Behold Ye Olde Trip To Jerusalem!
It’s the oldest pub in Nottingham, and it also lays claim to being the oldest pub in England.
The oldest “inn”, in any case. I referred to it as a “pub” because I didn’t like the look of the sentence “the oldest inn in England”.
Notice it has a longsword attached to its front.
I’d like to pretend that the figures in the foreground, all of whom are strangers to me, were not there at the time the photo was taken. The problem is, they look a little too glamorous to be ghosts.
Except, perhaps, the young man to the bottom right. He looks like a teenager who was hit by a car whilst running across the road to see the girl in the middle. Now his spirit will follow her forever more. The twist to the tragic tale is that he remains as invisible to her in death as he was in life.
No, these guys aren’t ghosts, but the place is full of them. Full of ghosts, and all manner of interesting things.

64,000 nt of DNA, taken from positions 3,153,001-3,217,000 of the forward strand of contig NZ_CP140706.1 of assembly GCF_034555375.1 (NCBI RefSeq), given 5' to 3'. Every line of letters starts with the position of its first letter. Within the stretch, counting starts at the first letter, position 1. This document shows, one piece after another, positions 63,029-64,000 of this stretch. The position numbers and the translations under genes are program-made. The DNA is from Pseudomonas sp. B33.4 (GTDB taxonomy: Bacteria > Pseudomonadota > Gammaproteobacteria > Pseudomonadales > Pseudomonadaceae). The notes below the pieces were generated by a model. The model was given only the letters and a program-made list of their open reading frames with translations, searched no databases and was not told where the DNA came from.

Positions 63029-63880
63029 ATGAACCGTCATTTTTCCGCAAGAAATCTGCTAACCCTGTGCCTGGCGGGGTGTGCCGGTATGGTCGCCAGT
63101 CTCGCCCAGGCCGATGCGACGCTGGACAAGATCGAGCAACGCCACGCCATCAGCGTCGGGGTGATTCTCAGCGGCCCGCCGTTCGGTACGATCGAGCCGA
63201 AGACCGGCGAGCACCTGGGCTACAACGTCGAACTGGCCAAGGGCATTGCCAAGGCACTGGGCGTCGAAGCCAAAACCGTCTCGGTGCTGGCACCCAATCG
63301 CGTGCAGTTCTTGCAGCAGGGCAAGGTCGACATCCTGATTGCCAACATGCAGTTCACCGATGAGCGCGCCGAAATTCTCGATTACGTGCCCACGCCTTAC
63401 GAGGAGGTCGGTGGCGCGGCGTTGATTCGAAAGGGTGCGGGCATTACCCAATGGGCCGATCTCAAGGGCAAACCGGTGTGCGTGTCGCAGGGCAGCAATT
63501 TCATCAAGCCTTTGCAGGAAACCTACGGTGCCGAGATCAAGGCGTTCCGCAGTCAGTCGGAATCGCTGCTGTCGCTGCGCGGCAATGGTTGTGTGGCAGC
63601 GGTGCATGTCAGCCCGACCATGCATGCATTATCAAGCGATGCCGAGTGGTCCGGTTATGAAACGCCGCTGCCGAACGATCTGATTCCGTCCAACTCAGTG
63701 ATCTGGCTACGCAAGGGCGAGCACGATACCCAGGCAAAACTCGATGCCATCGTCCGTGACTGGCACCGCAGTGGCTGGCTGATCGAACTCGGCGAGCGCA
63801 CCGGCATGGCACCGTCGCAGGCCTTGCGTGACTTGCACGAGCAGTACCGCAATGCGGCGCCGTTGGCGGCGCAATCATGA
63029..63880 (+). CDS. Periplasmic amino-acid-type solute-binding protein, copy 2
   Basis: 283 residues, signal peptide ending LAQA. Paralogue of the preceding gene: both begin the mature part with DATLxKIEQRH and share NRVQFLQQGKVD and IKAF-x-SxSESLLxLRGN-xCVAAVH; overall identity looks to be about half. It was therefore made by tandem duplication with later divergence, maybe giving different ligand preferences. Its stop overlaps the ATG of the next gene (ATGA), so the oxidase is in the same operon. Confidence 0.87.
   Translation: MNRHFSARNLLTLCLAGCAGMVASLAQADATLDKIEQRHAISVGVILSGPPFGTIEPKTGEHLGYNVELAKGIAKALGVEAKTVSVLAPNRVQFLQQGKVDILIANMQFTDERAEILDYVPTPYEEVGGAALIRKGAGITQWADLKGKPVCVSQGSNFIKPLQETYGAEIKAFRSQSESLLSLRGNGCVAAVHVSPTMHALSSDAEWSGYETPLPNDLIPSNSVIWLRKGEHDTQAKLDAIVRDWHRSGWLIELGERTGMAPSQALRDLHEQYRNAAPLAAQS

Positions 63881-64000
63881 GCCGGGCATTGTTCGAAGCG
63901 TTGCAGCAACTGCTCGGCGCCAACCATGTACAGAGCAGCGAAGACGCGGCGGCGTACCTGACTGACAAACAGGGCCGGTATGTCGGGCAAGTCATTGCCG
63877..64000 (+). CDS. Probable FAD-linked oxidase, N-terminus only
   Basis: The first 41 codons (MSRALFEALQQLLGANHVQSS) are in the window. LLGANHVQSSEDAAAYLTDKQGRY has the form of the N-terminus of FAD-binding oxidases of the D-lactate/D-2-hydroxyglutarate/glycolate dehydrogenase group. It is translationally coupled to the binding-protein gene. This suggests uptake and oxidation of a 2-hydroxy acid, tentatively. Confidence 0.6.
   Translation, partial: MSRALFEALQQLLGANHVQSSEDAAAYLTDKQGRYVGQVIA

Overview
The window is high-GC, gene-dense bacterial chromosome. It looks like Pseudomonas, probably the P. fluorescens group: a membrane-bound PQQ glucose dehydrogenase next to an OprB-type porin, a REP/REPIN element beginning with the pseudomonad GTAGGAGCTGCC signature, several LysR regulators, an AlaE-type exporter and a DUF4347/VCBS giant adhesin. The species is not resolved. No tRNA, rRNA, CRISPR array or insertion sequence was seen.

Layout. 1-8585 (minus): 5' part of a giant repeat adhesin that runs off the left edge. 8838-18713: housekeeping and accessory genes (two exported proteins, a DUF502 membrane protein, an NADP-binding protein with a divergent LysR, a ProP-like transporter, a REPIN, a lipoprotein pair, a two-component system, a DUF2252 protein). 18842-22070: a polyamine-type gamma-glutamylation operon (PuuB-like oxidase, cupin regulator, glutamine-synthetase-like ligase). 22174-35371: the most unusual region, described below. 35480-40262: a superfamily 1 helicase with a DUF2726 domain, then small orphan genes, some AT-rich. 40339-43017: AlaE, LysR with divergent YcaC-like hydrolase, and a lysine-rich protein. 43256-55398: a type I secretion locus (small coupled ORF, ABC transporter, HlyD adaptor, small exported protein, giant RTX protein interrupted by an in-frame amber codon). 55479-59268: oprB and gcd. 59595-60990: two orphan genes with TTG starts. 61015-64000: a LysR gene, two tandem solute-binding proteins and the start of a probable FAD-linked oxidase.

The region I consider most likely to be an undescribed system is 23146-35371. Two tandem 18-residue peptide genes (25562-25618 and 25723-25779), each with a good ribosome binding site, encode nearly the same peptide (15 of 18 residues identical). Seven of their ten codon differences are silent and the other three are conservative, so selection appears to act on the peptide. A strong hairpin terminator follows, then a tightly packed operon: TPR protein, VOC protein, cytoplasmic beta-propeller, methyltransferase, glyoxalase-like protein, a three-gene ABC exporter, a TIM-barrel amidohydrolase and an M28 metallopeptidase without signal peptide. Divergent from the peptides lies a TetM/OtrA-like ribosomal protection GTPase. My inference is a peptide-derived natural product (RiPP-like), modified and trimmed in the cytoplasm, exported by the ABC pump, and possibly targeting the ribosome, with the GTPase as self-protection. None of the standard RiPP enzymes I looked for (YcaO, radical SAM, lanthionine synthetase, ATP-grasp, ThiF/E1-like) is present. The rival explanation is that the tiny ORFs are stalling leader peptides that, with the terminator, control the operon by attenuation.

Somewhat Abstract is the largest exhibition of works from the Arts Council ever assembled outside of London.
For me, this exhibit was a big deal, as it enabled me to finally see Francis Bacon’s Head VI in the flesh, so to speak.
I say “finally”, but I only became aware of this painting’s existence last summer, when the Arts Council displayed various pieces from their collection on billboards and posters on roadsides, bus stops and train stations across the country. Still, it’s the sort of image that, once seen, can never be unseen.
This was displayed on a small, out of the way poster along Liverpool’s dock road:
Terrifying. Brutal. Beautiful.
Fair to say, I’ve been somewhat haunted by that screaming pope ever since I first saw it. How fortuitous that, within the year, it should be exhibited for free at a gallery conveniently located on my walk from work to the train station!
Though Francis Bacon’s painting dominates proceedings (for me, at least), there is so much more to see at Somewhat Abstract.
Read my full review over at FCK LDN.